Hugue: A year. It was a weird time. It was me being new not knowing any critics, not knowing anything about New York, just doing whatever. It was that naïve thing that worked out.

Now that you have two restaurants, do you have any spare time to cook at home?

Sarah: We’ve arranged it so that both restaurants are closed on a Tuesday. So on Tuesdays we make as much food as we possibly can for the week. Hugue makes about seven different dishes.

That’s impressive. What kind of things?

Sarah: A bunch of soups.
Hugue: One-pot recipes.
Sarah: Or a broth, which uses up most of our aging crap. We’ll take a big chicken and make sure we have a stock, and that works as a base for other dishes during the week.
Hugue: I start it on Tuesday and it’s still on the stove on Friday – just keep adding water.




It’s a good tip, to always have a broth on the go.

Hugue: It’s beautiful. And it’s a good way to clean out the fridge. If anything’s left over the following Tuesday, it ends up in the broth. All cheese rinds go in there. I use maple syrup to glaze all the pork bones and stuff. I use seaweed sometimes. If we have too much we freeze it, but we never use it because we always make a new one. Most of the cooking we do at home is to feed Crystal, and we eat whatever’s left over.

Is she a good eater?

Hugue: Yeah, she eats everything. I give her a lot of fish these days and she eats it. Before Christmas I had two-pound cans of caviar and Crystal was finishing the pot, spoon after spoon. The family was like, wow. There’s pretty much nothing she doesn’t eat. Right now she eats better than we do.

Compared to New York, Montreal is way more exciting food-wise, there’s no doubt about it… Montreal is insane, there’s almost too many good restaurants

Do you eat much fast food?

Hugue: I still haven’t tried most of main places. I went to Burger King for the first time last fall.
Aidan: You had a Whopper, and a chicken burger.

Are you a bad influence Aidan?

Aidan: No, I just go along with it. I don’t really like fast food. But Hugue ordered two burgers, large fries, apple pie, and he ate it all.

You have a healthy appetite?

Hugue: Yeah I eat a lot. Given that times were rough when I was growing up, my dad really wanted us to eat everything. He was like a tyrant when it came to eating – we had to finish our plate – and I remember crying, “Ah you can’t do that to me, you’re such an asshole”, but now I’m really grateful. There’s nothing I don’t eat.
On the subject of fast food, sometimes it’s good. There’s a reason people go to it. You can’t say it’s all bullshit. For example, MSG[footnote]Monosodium glutamate, a reviled ingredient which has been returning to favour in recent years thanks to high-profile advocates such as David Chang [/footnote] – I use it sometimes and I love it. Put MSG in ceviche and it’s out of this world.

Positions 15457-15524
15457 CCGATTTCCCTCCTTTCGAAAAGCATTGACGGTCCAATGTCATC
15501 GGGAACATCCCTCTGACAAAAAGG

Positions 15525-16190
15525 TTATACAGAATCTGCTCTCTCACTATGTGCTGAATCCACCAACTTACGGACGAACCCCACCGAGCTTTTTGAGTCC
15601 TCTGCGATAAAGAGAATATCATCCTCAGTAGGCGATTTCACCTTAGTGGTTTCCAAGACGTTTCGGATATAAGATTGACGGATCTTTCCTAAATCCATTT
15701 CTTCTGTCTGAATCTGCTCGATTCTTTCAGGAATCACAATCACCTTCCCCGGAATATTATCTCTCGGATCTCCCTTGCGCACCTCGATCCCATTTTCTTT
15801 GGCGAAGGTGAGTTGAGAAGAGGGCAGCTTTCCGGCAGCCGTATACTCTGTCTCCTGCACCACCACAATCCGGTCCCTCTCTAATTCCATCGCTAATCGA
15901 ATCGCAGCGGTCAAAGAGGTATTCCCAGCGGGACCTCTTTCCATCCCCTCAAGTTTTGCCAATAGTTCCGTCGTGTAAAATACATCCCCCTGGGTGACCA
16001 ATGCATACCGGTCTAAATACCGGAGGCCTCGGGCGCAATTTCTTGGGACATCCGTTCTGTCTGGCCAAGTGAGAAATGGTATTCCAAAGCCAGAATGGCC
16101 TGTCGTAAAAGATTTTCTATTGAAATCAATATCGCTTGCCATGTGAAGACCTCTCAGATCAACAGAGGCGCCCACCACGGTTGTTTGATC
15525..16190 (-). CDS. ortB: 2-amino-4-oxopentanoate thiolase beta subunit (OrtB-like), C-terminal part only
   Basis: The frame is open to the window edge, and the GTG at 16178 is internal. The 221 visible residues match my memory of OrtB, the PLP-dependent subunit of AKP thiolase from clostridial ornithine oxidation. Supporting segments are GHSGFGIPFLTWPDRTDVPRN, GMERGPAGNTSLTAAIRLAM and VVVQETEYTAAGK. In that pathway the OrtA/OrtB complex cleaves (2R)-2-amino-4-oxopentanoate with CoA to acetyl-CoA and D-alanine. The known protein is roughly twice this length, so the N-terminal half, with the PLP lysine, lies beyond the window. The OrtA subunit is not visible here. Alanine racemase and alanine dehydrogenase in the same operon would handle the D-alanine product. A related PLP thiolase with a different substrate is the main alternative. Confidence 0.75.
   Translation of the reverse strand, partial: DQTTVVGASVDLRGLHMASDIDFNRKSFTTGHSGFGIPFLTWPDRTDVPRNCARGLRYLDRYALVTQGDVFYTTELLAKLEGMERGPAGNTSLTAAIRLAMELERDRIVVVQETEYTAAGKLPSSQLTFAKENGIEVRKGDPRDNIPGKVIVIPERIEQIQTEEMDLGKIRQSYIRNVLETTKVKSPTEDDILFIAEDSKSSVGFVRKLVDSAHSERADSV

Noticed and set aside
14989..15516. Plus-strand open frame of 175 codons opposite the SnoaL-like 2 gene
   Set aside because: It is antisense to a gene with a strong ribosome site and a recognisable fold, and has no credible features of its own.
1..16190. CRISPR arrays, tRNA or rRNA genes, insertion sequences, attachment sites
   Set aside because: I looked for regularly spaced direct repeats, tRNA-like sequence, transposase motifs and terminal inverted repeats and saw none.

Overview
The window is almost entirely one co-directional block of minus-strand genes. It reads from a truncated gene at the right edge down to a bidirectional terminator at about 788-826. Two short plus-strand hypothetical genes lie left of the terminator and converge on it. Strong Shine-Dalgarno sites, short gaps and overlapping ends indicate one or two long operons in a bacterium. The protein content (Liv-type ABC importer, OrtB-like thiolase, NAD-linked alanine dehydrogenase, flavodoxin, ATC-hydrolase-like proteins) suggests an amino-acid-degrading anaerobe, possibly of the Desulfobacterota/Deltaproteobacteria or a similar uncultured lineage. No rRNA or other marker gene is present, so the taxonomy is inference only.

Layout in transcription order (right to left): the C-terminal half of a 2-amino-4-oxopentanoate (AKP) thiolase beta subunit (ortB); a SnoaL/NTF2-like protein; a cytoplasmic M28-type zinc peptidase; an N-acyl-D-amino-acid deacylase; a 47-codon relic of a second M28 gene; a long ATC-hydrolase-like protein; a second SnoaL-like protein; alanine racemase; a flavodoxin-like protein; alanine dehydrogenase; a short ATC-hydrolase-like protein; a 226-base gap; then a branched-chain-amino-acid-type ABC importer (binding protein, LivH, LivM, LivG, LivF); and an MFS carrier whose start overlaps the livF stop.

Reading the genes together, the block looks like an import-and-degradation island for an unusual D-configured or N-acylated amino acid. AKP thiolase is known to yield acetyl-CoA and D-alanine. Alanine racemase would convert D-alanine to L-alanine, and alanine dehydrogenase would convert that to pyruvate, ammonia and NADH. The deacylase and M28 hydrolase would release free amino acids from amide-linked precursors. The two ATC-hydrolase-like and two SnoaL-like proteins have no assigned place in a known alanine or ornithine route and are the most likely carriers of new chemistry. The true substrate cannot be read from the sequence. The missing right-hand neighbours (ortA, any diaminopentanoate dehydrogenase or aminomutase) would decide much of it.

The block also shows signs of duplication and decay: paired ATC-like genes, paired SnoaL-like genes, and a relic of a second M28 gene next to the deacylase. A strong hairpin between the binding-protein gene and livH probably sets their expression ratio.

What’s the food culture like in Canada?

Hugue: Canada is even worse than America, but Quebec is totally different. Compared to New York, Montreal is way more exciting food-wise, there’s no doubt about it. New York is a platform for people to compare their dicks. You get the super-high end – Le Bernardin and places like that – and the very low-end, all the delis and places where most people eat. Now in Brooklyn and Queens you have a few places in the middle. In Montreal it’s all in the middle, no high end, no low end.

So you’d eat better on balance in Montreal than New York?

Hugue: Oh yeah, no doubt about it. And that’s despite it being hard to get oranges and fresh stuff in the winter. Montreal is insane, there’s almost too many good restaurants. You can eat well pretty much everywhere.

So why did you move away?

Hugue: I came to New York because I fell in love with Sarah and it was easier for me to move down here, because she didn’t speak French and Montreal can be challenging sometimes if you don’t. Plus I was running a sugar shack[footnote]An offshoot of Au Pied de Cochon based on the traditional Quebecois cabane à sucre: all the dishes are based around the key ingredient maple syrup [/footnote], which was highly seasonal, and I didn’t want to go back to the farm. So I wanted to move on and have an adventure.
I would have never moved to Manhattan, that’s for sure. I love visiting Manhattan but I would die there. In Queens I feel like I have best of both worlds. You can see far, literally and figuratively, and you can dream a little bit out here. Food-wise I feel there’s still a lot to do in New York.

For further info on M Wells, go to or follow them on Twitter // Instagram



Posted 4th June 2015

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Interview: Killian Fox
Photographs: Sean Santiago